LOOKING FOR ERIC – Ken Loach’s film, which originated in conversations with Eric Cantona, observes a football-loving Manchester postman (Steve Evets) dealing with his chaotic family and a broken heart.


THE DEAD – John Huston’s superb 1987 film is based on a story in James Joyce’s Dubliners and reissued to coincide with Bloomsday. Anjelica Huston and Donal McCann head an outstanding cast.

GIGANTIC – A quirky picture of a mattress salesman (Paul Dano) who longs to adopt a Chinese baby and falls for the insecure daughter (Zooey Deschanel) of a bombastic customer (John Goodman).

KATYN – Veteran Polish director Andrzej Wajda addresses the Soviet slaughter of thousands of Poles in the Katyn forest in 1940.

MISS MARCH – Comedy with Zach Creggar as a student coming out of a four-year coma and finding that his school sweetheart is a Playboy model.

TELSTAR – Actor Nick Moran turns writer-director with a biopic featuring Con O’Neill as pioneering but emotionally troubled 1960s UK record producer Joe Meek. The cast includes Kevin Spacey, Ralf Little, James Corden and former Darkness frontman Justin Hawkins.

RED CLIFF – John Woo’s Chinese war epic is set in 208 AD. The second half follows later this year.

YEAR ONE – Harold Ramis ( Groundhog Day ) directs an Old Testament comedy pairing Jack Black and Michael Cera as hunters encountering Biblical figures.


TRANSFORMERS: REVENGE OF THE FALLEN – Shia LaBoeuf is back as Sam Witwicky, heroically battling to save humankind from the wicked forces of Decepticon.


MY SISTER’S KEEPER – Cameron Diaz plays a lawyer defending herself when her teen daughter (Abigail Breslin) sues for emancipation from her parents.

THE PRIVATE LIVES OF PIPPA LEE – Robin Wright Penn portrays a woman facing upheaval in her life after she turns 50 in Rebecca Miller’s film. With Keanu Reeves, Julianne Moore, Winona Ryder, Alan Arkin and Monica Bellucci.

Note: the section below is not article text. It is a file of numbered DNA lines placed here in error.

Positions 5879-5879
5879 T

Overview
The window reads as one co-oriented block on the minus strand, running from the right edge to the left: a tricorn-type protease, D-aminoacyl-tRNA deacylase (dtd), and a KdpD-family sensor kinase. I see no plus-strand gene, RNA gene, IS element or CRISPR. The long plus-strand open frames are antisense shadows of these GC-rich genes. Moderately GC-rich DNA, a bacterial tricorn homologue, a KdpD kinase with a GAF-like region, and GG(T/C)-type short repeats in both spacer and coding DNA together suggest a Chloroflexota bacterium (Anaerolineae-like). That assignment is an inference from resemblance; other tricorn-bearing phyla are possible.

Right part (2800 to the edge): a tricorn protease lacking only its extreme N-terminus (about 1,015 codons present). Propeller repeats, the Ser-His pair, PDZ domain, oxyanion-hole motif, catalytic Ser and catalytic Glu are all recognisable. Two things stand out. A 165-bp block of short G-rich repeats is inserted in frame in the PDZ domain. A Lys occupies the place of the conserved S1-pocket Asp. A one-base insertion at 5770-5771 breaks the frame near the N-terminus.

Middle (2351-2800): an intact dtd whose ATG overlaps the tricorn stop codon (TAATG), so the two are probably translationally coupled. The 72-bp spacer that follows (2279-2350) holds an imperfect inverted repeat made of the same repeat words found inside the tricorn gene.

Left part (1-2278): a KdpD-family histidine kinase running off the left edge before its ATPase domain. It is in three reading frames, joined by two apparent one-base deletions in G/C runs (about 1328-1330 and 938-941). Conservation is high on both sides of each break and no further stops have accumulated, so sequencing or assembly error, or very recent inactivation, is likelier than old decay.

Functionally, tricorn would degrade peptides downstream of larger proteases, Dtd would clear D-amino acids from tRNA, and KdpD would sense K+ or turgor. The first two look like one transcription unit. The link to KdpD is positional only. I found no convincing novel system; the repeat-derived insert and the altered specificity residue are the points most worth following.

RUDO Y CURSI – Gael García Bernal and Diego Luna are reunited eight years after Y Tu Mamá También as Mexican half-brothers working as banana pickers when they get a shot at realising their dreams of becoming professional footballers.


ICE AGE 3: DAWN OF THE DINOSAURS – The hit computer-animated adventure series continues.


HORSEMEN – A widower forensics expert (Dennis Quaid) investigates perverse serial killings with a Biblical link to the Four Horsemen of the Apocalypse.

PUBLIC ENEMIES – Michael Mann’s gangster drama features Johnny Depp as John Dillinger, who was killed outside a Chicago cinema in 1934, with Marion Cotillard as his lover and Christian Bale as a dogged FBI agent.


BRUNO – The full title of the irreverent comedy starring Sacha Baron Cohen as a gay Austrian fashion journalist is Bruno: Delicious Journeys Through America for the Purpose of Making Heterosexual Males Visibly Uncomfortable in the Presence of a Gay Foreigner in a Mesh T-Shirt .

FROZEN RIVER – Courtney Hunt’s drama received Oscar nominations this year for best actress (Melissa Leo) and best original screenplay. Leo and Misty Upham play impoverished single mothers who smuggle illegal immigrants into the US.

35 SHOTS OF RUM – French director Claire Denis is on mellow form with her tender, low-key picture observing the relationships between disparate neighbours in a suburban Paris apartment building.


ADVENTURELAND – In Superbad director Greg Mottola’s 1987-set serious comedy, family finance problems force a college graduate (Jesse Eisenberg) to take a lowly job at an amusement park.